The head of Saudi Arabia’s religious police said in an interview on Thursday that the kingdom’s ban on women driving was not religiously mandated, a day after the pan-Arab daily Al-Hayat reported that members of the police force were being instructed not to stop women drivers. Though Sheikh Abdulatif Al al-Sheikh denied the Al-Hayat report, his statements along with the rumblings from within the religious police force, officially known as the Commission for the Promotion of Virtue and Prevention of Vice, could signal that some form of change is underway on the controversial policy.
Saudi women’s rights activists should not rejoice just yet, however. Al al-Sheikh’s statement that “Islamic sharia does not have a text forbidding women driving” — which only echoes the mainstream interpretation accepted by Islamic religious authorities in every other country — leaves a great deal of ambiguity about future enforcement of the ban in the kingdom. Al al-Sheikh emphasized that he does not have the authority to enact change on Saudi policy. However, there is no specific law banning women from driving and it is enforcement of the unofficial stricture by police that prevents any real change from taking place.
Members of the royal family have already voiced support for the idea among other reform efforts that would allow for more rights for women in the kingdom. Al al-Sheikh’s public support for a change on the driving ban — or lack of opposition, more likely — appears to put him in line with that push. Though his half-hearted statements and equivocation on the issue tip the police chief’s hand a bit: his primary motivation is likely less to do with women’s rights than the sustenance of his own organization.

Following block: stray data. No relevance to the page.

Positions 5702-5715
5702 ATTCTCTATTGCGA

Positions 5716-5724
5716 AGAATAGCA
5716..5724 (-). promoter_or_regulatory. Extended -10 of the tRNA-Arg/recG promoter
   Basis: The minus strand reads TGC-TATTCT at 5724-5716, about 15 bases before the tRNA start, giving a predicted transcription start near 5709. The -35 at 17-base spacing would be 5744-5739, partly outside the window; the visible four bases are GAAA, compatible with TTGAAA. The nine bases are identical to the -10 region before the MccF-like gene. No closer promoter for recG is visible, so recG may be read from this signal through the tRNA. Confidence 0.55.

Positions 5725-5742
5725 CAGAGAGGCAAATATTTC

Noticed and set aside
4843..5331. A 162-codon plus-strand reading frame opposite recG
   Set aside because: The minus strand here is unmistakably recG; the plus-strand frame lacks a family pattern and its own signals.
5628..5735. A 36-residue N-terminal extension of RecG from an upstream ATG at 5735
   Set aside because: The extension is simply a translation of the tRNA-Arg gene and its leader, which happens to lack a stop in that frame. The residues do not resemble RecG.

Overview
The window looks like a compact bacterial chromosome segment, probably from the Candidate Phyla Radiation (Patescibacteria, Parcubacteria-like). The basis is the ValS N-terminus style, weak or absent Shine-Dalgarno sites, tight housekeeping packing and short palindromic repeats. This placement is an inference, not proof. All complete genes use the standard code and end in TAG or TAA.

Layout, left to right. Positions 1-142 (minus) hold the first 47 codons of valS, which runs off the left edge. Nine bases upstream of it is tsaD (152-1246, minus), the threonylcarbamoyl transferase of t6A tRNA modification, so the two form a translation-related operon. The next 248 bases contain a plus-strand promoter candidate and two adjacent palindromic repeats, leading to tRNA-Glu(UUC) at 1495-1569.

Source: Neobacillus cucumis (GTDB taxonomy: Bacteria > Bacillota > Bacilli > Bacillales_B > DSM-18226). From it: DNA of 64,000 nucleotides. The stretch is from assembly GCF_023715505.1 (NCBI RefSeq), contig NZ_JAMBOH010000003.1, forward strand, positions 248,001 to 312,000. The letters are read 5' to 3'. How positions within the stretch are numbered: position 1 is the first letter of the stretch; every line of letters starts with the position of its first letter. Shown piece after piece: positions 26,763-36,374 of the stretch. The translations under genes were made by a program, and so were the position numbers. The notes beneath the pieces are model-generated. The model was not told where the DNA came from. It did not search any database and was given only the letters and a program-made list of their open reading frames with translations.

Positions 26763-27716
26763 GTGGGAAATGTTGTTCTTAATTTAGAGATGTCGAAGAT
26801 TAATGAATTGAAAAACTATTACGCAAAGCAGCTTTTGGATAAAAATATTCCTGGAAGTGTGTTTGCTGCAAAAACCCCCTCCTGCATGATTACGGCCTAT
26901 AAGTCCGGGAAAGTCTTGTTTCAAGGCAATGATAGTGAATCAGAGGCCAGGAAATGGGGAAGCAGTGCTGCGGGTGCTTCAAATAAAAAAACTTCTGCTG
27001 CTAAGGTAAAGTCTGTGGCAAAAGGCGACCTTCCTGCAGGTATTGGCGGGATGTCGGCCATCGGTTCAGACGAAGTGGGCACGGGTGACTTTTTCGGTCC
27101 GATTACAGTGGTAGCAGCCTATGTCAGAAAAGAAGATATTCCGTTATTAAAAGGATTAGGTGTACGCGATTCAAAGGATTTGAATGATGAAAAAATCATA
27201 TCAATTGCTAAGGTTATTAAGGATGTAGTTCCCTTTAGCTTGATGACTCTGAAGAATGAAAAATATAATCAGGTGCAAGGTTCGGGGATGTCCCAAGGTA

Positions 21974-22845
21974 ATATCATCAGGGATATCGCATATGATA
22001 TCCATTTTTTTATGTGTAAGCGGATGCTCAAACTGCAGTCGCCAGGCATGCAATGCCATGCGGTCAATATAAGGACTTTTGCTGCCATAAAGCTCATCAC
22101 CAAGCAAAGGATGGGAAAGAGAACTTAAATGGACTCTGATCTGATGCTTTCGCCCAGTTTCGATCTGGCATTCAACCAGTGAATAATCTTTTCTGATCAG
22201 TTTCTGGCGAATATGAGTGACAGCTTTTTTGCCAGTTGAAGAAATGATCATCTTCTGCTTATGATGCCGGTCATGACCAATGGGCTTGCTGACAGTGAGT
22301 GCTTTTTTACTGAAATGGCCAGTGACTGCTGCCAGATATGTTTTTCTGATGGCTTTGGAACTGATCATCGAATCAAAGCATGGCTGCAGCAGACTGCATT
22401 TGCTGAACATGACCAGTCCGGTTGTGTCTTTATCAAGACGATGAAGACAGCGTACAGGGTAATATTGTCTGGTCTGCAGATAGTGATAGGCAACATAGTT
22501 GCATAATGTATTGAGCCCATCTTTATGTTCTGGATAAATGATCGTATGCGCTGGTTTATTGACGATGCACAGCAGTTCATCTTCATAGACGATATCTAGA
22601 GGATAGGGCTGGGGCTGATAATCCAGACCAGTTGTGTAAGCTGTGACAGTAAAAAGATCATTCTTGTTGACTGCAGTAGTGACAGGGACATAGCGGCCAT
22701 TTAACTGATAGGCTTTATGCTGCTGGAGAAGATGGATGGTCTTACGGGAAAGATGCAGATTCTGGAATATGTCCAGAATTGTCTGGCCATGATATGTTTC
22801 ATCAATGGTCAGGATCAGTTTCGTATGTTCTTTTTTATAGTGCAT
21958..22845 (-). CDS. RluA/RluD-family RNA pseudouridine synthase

Saudi Arabia’s religious police have never been known for their stellar public image. But the increasing tenacity and aggressive tactics of the force’s members, including high-speed car chases with sometimes devastating consequences, have hit their reputation hard alongside wider availability of documentation of their antics through social media. Al al-Sheikh himself was appointed in early 2012 in a bid to overhaul the force’s reputation after a slew of embarrassing incidents. New rules that allow women to ride bikes (with male supervision) reveal the glacial pace at which the organization is progressing. They are also several orders of magnitude below what an increasingly irate public may have had in mind.
Paying some lip service to gender equality is easy enough for Al al-Sheikh. But even if a move towards relaxing the prohibition is slowly on the way, his public backing is happening for the wrong reasons — reasons that only serve to entrench the institution primarily responsible for enforcing Saudi women’s social disenfranchisement.